Academic journal article The Midwest Quarterly

Romanticism, Spirituality, and the Contemporary University

Academic journal article The Midwest Quarterly

Romanticism, Spirituality, and the Contemporary University

Article excerpt

It has been common, since the terrorist attacks in the United States in 2001, for people to remark that we in the west are in need of a re-acquaintance with the Enlightenment values that have traditionally bolstered our democratic societies, in need of a modern Voltaire to tackle, once again, the growing tide of religious extremism and persecution. In general I don't disagree with this sentiment but it's become enough of a cant phrase in the last 15 years that it can engender contrary thoughts at times, particularly if you work, as I do, in the academic world. There, I've often thought, stubbornly, the Enlightenment is doing quite fine. There, in fact, I've often thought, what we really need is a new Romanticism.

The academic world today hews so closely to an Enlightenment-based reverence for science and rationalism that it sometimes seems hostile to certain key elements of the humanities, for example those having to do with aesthetics, beauty, art and religion. Recent spikes in the cost of higher education have galvanized the university clientele, parents and students alike, to demand an education that yields practical skills and empirical, quantifiable results. And yet our current understanding of higher education as having to do with all things quantifiable may be resulting in a quiet counter-movement among college students. I sense, in the students I teach, an increased curiosity about the non-empirical and a sharpened appetite for the spiritual nourishment that Romanticism offers them.

Poe and Perverseness

For example, I teach a yearlong introduction to the humanities, part of the core curriculum at the university where I teach. When I teach Romanticism in that course, I often turn to one passage from Edgar Allan Poe's short story "The Black Cat" to get at what I think is a central idea of Romanticism. It's the passage in which Poe's narrator tries to understand, to explain to himself, why he has offered violence to his favorite pet cat, first gouging out its eye and finally hanging it. The narrator concludes that what lead him to hang the cat, what lead him to his "final and irrevocable overthrow," was the "spirit of PERVERSENESS" (original emphasis). "Of this spirit," Poe writes,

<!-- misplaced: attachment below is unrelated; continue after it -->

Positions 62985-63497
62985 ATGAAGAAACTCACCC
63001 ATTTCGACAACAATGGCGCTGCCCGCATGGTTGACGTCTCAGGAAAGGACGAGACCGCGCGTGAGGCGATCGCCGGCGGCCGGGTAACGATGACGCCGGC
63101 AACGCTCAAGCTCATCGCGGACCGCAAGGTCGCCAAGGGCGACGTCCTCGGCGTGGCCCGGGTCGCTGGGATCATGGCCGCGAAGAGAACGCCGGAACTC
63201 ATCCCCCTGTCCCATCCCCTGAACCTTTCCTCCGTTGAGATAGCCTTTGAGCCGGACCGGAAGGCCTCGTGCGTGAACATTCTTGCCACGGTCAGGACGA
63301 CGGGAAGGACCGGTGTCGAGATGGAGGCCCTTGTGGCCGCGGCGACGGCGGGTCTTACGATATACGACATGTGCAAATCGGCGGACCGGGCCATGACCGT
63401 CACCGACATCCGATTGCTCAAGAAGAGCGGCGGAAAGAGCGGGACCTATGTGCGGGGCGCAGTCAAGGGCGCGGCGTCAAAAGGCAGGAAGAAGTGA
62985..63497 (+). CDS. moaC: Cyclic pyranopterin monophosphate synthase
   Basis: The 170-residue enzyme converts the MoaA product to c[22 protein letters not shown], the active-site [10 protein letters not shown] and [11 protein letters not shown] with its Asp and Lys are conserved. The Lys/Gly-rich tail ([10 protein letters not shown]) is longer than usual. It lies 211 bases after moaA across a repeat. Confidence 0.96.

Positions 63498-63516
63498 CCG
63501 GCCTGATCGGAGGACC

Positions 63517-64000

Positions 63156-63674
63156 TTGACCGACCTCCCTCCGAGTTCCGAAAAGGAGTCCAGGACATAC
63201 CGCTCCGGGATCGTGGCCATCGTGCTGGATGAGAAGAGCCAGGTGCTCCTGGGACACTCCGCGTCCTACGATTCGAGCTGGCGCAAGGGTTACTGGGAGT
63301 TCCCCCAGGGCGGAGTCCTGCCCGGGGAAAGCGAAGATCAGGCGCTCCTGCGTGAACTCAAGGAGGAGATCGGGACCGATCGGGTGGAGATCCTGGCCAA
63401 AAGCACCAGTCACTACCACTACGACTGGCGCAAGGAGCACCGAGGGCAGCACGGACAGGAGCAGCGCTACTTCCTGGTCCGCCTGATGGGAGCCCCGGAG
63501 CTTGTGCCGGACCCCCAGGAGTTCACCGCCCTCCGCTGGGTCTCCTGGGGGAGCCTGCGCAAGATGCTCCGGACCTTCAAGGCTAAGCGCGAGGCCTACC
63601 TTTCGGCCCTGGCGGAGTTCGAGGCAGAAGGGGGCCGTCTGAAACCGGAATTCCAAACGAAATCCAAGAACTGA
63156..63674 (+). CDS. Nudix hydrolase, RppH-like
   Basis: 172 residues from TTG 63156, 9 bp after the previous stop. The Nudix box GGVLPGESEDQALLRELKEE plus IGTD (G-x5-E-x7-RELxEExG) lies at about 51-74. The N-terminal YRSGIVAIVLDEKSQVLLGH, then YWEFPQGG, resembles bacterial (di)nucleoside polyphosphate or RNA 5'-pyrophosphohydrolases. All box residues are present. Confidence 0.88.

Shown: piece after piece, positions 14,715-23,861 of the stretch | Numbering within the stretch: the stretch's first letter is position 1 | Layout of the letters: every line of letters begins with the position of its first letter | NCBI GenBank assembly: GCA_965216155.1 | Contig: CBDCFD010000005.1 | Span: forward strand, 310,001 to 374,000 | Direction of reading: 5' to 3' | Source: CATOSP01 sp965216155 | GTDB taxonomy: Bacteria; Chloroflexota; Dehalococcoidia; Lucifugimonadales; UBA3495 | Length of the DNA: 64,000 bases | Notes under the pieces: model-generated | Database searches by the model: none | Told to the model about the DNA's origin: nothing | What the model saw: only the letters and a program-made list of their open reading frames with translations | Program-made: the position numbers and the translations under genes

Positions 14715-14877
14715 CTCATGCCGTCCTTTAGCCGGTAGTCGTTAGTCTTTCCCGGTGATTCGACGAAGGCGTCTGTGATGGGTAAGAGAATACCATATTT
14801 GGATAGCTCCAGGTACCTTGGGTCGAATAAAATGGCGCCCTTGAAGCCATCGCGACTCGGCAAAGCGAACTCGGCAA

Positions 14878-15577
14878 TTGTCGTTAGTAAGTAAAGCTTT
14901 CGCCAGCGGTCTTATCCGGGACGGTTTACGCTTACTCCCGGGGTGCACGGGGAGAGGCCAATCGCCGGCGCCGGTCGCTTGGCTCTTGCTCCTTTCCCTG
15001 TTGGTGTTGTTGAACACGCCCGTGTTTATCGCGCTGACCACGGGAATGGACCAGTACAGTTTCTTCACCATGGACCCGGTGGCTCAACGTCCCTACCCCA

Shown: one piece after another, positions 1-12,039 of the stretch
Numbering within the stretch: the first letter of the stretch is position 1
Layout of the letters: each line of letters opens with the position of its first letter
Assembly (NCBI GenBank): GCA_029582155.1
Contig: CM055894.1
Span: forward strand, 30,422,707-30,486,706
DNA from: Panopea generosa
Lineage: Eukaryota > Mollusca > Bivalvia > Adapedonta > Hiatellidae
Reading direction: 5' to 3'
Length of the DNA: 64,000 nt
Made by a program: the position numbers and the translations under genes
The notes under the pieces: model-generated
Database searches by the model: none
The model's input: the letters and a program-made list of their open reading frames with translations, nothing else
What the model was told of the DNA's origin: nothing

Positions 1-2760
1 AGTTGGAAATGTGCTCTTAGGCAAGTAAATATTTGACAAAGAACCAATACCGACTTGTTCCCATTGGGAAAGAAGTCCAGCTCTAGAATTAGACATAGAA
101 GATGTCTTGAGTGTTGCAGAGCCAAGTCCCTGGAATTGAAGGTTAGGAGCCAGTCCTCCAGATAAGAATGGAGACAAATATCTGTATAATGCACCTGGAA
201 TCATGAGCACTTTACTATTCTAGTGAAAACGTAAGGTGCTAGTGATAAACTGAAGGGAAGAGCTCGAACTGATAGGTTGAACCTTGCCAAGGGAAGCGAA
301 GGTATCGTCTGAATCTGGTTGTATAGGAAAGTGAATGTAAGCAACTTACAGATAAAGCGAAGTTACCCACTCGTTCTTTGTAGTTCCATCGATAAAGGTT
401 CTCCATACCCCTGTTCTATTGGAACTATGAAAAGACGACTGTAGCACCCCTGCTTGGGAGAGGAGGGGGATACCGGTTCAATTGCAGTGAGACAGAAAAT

philosophy takes no account. Yet I am not more sure that my
   soul lives, than I am that perverseness is one of the primitive
   faculties of the human heart--one of the indivisible primary
   faculties, or sentiments, which give direction to the character
   of Man. 

Poe later describes this spirit of perverseness, in one of his most memorable phrases, as "the unfathomable longing of the soul to vex itself."

In the course that I teach, we have already spent a good deal of time studying the Bible, classical literature (particularly the Stoics), and the 400 years of rationalism that might loosely be described as starting with the Renaissance and culminating in the Enlightenment. So when I bring up this passage I do so with an eye towards previous eras we've discussed. I'm always anxious to make two points in particular.

The first is that the passage represents a fairly simple argument against the classical rationalism that was the hallmark of Stoicism and the inspiration for the Enlightenment, that era against which Romantics like Poe were rebelling. For a Stoic like Marcus Aurelius, the closest thing to a divine spark in us is our reason, which allows us to navigate the unchanging laws of nature to figure out what we can control, what we can't, what our particular lot is in the great plan of nature. We cannot, for example, control the horrible things that happen to us, but we can control our reaction to those horrible things. '"Will this that has happened," Marcus asks, "prevent you from being just, magnanimous, temperate, prudent, secure against inconsiderate opinions [...] will it prevent you from having modesty, freedom [...]?" The Stoics have always been particularly articulate in describing our potential for calm and reason in the midst of turmoil and anxiety. …

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